[It's unclear what the OP is addressing]

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I've used a circular buffer into which "tagged" parameters are placed.
On restart, I "play back" the buffer to restore the latest versions of
the parameters encountered, there.  This lets me mix snapshots and
incremental updates in the same mechanism.

My current application is effectively a hybrid approach as I'm
effectively restoring "application state" and not "configuration data"
(as the system can be considered to be constantly in a state of
reconfiguration).  So, I let the RDBMS do the "log playback" from
its WAL.

In that way, I don't have to micromanage "what's important" *in*
the application(s) but, rather, leave that to the RDBMS.

("Is this datum something that should be preserved across reboots?")

Re: What is your strategy to save non volatile data?
On 8/11/2016 7:53 AM, Don Y wrote:
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A more concrete example:

When I'm in the car, I can access any of the "settings" menus to configure
a variety of options pertaining to how I like the car "configured" when
I'm the driver.  I can manipulate each setting which, eventually, will be
"saved" when(?) I exit the "settings menu".  I.e., if I change 10 parameters,
only one "save" needs to be performed (hand-waving, here).

OTOH, if I'm driving and I *tune* the radio to a station, then tell it
to store that frequency as "preset #4", I've effectively created another
*single* persistent parameter.  Without entering a "setup"/settings mode.

OToOH, if I change the volume level of the radio -- or switch to the
disk drive as "audio source" -- that fact is *also* persistent.  As is
the point in the song where power was interrupted!  When I return to the
vehicle, I expect it to resume playing "from disk", the particular song
that was playing at the time power was lost *and* at the particular point!

Do you put "audio source", "title", "playback point", "volume", etc. in
*THE* "parameters_to_be_saved" struct?  And, flush that entire struct to
persistent store each time *any* of the parameters changes?  Or, do you
break up the "state" into smaller chunks that can be identified and
updated in pieces?


Re: What is your strategy to save non volatile data?
On 08/11/2016 11:27 AM, Don Y wrote:

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That's a cool idea, but as far as I can recall I've yet to drive any  
vehicle which actually does this.

My car is a 2015 Chevy, and if the vehicle is turned off with a song  
playing from CD or Bluetooth, on restart it just returns to its initial  
state. It doesn't even seem to remember which Bluetooth device you had  
connected, so if you have two of them in the car and the one you were  
using is the second on the list of paired devices, you have to manually  
re-select it.

Re: What is your strategy to save non volatile data?
On 08/11/2016 12:11 PM, bitrex wrote:
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Oh, and on hot days when you start driving after the car has been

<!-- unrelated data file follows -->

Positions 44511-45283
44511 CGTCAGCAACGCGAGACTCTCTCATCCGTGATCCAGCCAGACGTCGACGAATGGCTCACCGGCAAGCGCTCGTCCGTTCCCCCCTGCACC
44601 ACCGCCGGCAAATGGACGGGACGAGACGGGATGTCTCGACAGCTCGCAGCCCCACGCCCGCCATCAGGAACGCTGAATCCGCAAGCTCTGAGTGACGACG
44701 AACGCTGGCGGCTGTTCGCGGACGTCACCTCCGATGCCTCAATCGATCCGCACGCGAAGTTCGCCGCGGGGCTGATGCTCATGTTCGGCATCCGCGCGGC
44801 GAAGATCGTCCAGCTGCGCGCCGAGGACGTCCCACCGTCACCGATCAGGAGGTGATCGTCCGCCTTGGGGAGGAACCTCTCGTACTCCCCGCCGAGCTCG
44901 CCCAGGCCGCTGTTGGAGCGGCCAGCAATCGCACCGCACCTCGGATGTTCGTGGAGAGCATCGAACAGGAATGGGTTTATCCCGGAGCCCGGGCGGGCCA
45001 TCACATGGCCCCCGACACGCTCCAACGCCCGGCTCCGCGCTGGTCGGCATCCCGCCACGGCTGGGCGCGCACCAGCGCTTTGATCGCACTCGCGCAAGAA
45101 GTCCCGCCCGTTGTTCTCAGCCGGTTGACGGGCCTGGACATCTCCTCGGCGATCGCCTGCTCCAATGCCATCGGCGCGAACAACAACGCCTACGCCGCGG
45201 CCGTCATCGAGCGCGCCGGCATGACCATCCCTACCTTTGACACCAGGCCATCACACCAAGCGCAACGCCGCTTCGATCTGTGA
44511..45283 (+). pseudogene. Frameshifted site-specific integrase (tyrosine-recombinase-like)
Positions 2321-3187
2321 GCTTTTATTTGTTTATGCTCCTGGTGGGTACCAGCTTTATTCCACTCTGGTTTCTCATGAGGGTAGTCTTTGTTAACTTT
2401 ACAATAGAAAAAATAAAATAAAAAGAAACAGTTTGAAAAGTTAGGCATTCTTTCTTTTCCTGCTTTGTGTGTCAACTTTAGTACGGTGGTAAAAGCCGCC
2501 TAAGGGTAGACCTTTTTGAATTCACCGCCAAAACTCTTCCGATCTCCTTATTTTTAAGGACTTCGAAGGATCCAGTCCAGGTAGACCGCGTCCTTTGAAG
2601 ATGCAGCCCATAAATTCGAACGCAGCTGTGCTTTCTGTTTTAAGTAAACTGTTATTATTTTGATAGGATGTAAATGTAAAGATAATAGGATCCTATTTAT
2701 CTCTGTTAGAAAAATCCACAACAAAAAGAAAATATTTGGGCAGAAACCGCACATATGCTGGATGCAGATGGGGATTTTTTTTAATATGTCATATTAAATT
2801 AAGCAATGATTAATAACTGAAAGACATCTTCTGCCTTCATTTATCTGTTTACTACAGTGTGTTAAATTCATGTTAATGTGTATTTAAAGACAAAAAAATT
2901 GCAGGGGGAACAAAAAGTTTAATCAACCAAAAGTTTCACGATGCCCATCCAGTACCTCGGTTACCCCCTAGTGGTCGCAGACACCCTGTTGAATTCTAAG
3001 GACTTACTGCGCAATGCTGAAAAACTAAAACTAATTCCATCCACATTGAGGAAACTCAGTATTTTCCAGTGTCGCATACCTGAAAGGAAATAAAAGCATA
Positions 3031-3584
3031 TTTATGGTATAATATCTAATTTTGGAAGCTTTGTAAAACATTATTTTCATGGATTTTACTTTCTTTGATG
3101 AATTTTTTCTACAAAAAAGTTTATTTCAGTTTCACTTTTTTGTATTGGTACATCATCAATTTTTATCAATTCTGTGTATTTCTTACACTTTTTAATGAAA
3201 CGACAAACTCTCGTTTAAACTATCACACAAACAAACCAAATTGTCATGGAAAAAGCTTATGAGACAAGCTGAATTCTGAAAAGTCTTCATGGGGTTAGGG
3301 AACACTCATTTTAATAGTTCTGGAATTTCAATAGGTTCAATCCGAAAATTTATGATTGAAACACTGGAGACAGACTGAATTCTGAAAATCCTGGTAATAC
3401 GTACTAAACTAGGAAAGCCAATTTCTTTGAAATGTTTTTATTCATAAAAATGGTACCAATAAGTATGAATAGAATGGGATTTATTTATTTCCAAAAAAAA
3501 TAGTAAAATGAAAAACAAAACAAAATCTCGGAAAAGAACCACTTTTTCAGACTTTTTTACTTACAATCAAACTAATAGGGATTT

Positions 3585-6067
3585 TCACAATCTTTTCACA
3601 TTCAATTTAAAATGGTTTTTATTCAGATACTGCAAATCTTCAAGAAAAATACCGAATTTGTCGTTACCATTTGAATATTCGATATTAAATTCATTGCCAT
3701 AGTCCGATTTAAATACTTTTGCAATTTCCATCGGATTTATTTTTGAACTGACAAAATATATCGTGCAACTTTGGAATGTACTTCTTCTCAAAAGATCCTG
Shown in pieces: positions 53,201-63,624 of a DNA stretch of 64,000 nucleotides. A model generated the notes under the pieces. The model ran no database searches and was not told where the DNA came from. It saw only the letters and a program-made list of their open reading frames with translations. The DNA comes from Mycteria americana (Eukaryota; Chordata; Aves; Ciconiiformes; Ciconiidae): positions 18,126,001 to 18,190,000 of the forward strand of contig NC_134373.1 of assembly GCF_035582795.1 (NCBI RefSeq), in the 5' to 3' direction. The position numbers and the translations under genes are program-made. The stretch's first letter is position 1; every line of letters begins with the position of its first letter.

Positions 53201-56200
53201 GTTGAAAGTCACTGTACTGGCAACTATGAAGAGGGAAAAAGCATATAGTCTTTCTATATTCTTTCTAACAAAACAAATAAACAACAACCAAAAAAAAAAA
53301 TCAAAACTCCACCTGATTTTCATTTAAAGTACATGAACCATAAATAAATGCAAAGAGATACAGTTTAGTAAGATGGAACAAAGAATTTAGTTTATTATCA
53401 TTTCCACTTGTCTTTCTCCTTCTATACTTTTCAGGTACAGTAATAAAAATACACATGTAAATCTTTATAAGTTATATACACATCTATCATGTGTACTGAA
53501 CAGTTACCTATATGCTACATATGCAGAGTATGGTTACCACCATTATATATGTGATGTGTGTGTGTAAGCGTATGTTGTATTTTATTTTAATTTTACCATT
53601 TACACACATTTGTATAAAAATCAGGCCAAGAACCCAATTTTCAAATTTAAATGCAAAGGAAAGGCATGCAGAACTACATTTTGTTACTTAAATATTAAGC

sitting in the sun a while, the center console "information display"  
will sometimes crash and reboot.

Re: What is your strategy to save non volatile data?
On 8/11/2016 9:12 AM, bitrex wrote:
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We walked away from the Nissans (and some other vendor) for similar
reasons:  if I can crash the "system" while it's brand new and
under the watchful care of the dealership, what would it be like
"in the wild"?

Re: What is your strategy to save non volatile data?
On 08/11/2016 02:35 PM, Don Y wrote:
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You can select a submenu on the dash display, along with the trip  
counter and tire pressure monitor, etc. that will show you the licensing  
information for whatever open source software they used in the firmware.  
So that's nice, I guess.

It's probably just for something lame like the MP3 decoder, or something.

Re: What is your strategy to save non volatile data?
On 8/11/2016 9:11 AM, bitrex wrote:
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I was describing SWMBO's current vehicle.

If *I* drive it, it remembers which song on the thumb drive it was
playing when I last "accessed" it -- as well as where in that song
it was at the time.

The problem it has is that it restores the "audio state" to whatever
it was when the vehicle was last driven -- regardless of who the current
DRIVER happens to be!  So, if SWMBO drives the car after I have, *she*
hears the song off the thumb drive resuming -- instead of the music
from the *disk* drive (which is where HER music is stored)

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I was terribly disappointed with the quality of the electronics
(infotainment/navigation) in EVERY vehicle that we considered.  Its
as if the folks designing this stuff are clueless as to how cars are *used*
(why do I have to wait for the backup camera to "boot" before I
BACK OUT of my parking space?

Re: What is your strategy to save non volatile data?
Il 11/08/2016 17:27, Don Y ha scritto:
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 > [...]

I'm not sure, but I think many piece of code in the car doesn't save  
anything in a non volatile memory.  The electronics are always power  
supplied from the battery, so it is sufficient to have the variables in RAM.

Indeed when you unplug the battery for a while, all the parameters  
revert back to default.


Re: What is your strategy to save non volatile data?
On 8/11/2016 3:21 PM, pozz wrote:
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I haven't yet tried that.  It would be "unfortunate" as there are *lots* of
parameters involved:
    station presets (AM/FM/XM) -- for two drivers
    audio/GPS/telephone "favorites" -- for two drivers
    music/seat/mirror positions -- for two drivers
    when should the doors lock themselves?
    what should the remote key fob do?
    when the driver opens his/her door, how should other doors react?
    etc.
Plus, of course, the engine related settings...


Re: What is your strategy to save non volatile data?
On 11/08/16 16:53, Don Y wrote:
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Yes, exactly.  I find this to be quite a common situation - but we all  
agree that different systems have different requirements and therefore  
different "best" solutions.

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Usually in such cases, it is still easy enough to have everything in one